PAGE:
A series of essays wherein I explore the numerous musical identities of my favorite musician: from child prodigy to teen idol to guitar hero to singer/songwriter to award-winning in-demand film composer.

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Tuesday, January 16, 2018

Media Watch: history at a glance

Uploaded last Friday, this video from the Rock & Roll Hall of Fame's official channel combines a number of archival sources as well as footage from the Induction Ceremony to provide a (brief) historical overview of the evolution of Yes.

Saturday, January 13, 2018

...when he's 64

Joining all family, friends and fellow fans in wishing the Maestro the happiest of birthdays today!  And I know we all wish for Trevor another year of good health and happiness and creativity in whatever way he chooses to express it.  We're all looking forward to whatever this year may bring for our favorite musician.

Here's to even more musical adventures and lots of fun...whaddya say, Trev - sound good to you?

(photo: Janice Michelle Konigsberg)

Thursday, January 11, 2018

Spot the Poms, part three

Carrying on into 2018 with his musical mission of backing up the best, here we see Lee with Take That's Gary Barlow and musical director Mike Stevens at London's Battersea Evolution for the Swing Low Dinner charity event last night where Take That was the featured musical entertainment.
A post shared by Ash Clewes (@clewes93) on

Tuesday, January 9, 2018

The Secret Discography: totally sax-y

One of a series which examines Trevor’s musical career in South Africa.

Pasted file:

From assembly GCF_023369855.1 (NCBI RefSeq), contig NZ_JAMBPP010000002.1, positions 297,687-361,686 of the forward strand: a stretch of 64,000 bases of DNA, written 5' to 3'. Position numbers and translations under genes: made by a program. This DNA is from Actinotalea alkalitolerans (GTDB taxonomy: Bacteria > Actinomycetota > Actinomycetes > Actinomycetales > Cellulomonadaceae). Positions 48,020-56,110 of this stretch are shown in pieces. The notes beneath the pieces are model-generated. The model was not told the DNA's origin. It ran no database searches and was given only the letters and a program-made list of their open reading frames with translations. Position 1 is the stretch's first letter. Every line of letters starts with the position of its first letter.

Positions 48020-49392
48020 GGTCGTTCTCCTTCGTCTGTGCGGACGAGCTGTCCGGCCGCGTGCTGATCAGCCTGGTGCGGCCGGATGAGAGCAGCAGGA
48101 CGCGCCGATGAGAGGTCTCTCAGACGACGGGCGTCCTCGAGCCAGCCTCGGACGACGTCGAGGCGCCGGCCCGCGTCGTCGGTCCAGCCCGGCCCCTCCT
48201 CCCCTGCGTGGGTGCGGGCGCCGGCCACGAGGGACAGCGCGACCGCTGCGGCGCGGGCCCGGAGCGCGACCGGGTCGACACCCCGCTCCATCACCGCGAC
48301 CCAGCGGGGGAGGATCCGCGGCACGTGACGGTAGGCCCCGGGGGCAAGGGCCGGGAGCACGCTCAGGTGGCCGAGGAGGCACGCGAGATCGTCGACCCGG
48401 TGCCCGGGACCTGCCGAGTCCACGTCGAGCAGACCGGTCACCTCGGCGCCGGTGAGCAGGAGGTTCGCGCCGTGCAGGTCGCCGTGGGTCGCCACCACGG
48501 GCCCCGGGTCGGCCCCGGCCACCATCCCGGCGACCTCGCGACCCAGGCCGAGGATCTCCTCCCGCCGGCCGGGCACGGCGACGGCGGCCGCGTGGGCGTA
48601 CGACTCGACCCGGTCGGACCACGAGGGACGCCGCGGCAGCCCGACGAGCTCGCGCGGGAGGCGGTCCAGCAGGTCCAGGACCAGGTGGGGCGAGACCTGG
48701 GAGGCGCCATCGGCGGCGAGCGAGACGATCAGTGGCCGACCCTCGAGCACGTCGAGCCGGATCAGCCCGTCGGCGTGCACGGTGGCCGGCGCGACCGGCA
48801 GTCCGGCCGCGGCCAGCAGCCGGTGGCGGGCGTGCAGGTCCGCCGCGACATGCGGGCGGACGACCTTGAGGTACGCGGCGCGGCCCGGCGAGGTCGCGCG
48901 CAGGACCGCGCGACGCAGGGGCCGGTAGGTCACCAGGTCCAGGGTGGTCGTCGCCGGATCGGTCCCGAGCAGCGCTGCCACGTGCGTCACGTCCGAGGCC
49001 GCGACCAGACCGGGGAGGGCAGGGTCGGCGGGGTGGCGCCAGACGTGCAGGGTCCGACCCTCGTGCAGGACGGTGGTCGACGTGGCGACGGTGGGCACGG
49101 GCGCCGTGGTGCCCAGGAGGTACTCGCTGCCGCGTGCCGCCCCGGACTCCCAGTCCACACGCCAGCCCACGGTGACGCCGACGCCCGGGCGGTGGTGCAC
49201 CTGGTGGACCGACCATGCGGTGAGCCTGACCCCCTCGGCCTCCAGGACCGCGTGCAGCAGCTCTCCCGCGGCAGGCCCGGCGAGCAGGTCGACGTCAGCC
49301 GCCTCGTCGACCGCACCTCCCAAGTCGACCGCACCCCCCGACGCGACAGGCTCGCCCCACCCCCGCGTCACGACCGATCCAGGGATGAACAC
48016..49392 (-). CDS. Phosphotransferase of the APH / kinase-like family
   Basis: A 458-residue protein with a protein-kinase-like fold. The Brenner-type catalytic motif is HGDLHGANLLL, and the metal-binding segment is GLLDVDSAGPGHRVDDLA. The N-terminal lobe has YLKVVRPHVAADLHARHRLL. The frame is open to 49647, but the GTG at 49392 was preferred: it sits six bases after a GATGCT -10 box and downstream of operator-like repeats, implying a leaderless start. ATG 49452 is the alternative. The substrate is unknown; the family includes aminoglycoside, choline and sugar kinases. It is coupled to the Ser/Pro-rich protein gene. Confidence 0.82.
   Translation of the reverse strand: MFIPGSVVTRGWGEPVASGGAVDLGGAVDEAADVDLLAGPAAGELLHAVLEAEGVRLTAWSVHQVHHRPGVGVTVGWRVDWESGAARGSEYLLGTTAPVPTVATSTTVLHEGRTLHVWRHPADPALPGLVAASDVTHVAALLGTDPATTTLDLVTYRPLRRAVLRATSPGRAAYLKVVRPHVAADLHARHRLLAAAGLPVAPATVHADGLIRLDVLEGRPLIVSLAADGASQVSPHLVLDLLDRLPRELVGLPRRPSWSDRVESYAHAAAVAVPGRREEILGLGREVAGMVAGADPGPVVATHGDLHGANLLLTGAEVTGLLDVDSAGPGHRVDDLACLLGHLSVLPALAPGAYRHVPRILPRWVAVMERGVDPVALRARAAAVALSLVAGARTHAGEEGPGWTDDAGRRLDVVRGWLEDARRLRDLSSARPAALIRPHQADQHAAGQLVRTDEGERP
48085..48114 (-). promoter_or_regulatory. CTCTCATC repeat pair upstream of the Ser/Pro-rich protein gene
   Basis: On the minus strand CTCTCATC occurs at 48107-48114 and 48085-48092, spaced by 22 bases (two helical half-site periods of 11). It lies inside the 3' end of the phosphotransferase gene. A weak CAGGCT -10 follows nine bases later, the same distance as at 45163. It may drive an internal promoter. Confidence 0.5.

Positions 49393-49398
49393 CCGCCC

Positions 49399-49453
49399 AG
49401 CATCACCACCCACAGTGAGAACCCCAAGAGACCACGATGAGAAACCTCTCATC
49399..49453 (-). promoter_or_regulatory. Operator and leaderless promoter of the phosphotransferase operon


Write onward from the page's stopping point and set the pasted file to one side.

With thanks to the YouTube channel afrosunny (which curates vintage recordings from Africa of various genres) for recently uploading this lost classic (in great quality)...

1976 was a busy year for Our Trev and The Bull and The Lion is one of various releases featuring Trevor, Ronnie and Neil serving as a backing band for jazz musicians on fusion-minded recordings.  Back in 2009 the African music blog ElectricJive published an entry on this album:
...and I thank the blog's creators for bringing it to my attention then, as it was my first experience hearing Trevor play true fusion from back in the day.

(ElectricJive is a wonderful source for learning more about South African music during the Apartheid era and I highly recommend checking out the blog if you're interested.)

Although the credits don't state it specifically, I believe Trevor is also playing all the keyboards on this album, which beautifully showcases the saxophone talents of Ratau Mike Makhalemele and Winston Mankunku Ngozi with production by Patric van Blerk.  The boys backed up Mike on his album of Beatles' covers entitled Mind Games, also recorded in 1976 - among other projects of the time, such as the funk-jazz ensemble You And Me which featured Mike with Trevor and Neil.

Friday, January 5, 2018

Media Watch: in (many) a word

The Rock Show program on UK-based station GTFM aired a three-hour documentary last week entitled The Story of Yes...In Times and Words which features a collection of interview segments and music covering the entire timeline of the band's history, with the YesWest portion making its' first appearance around the 1:44 mark.

The show is available for listening via this link:

Tuesday, January 2, 2018

Media Watch: todo bien

A very Happy New Year to everyone!  Here's to many good things coming up in 2018.

With massive thanks to Gaby (her tumblr blog is noted below) for sharing this piece of Yesstory, from the South American tour of 1985 - which as we know was both historically significant (playing to the largest crowd of their career at the Rock In Rio festival) and rather dangerous (being the first UK-affiliated band to play in Argentina after the Falklands War of 1982 meant that security was heightened and bomb threats caused three of the dates to be cancelled).  There is a mention of the associated drama from assistant tour manager Mickey Heyes on the back cover of the 9012Live: The Solos release.  This interview segment is hilariously adorable!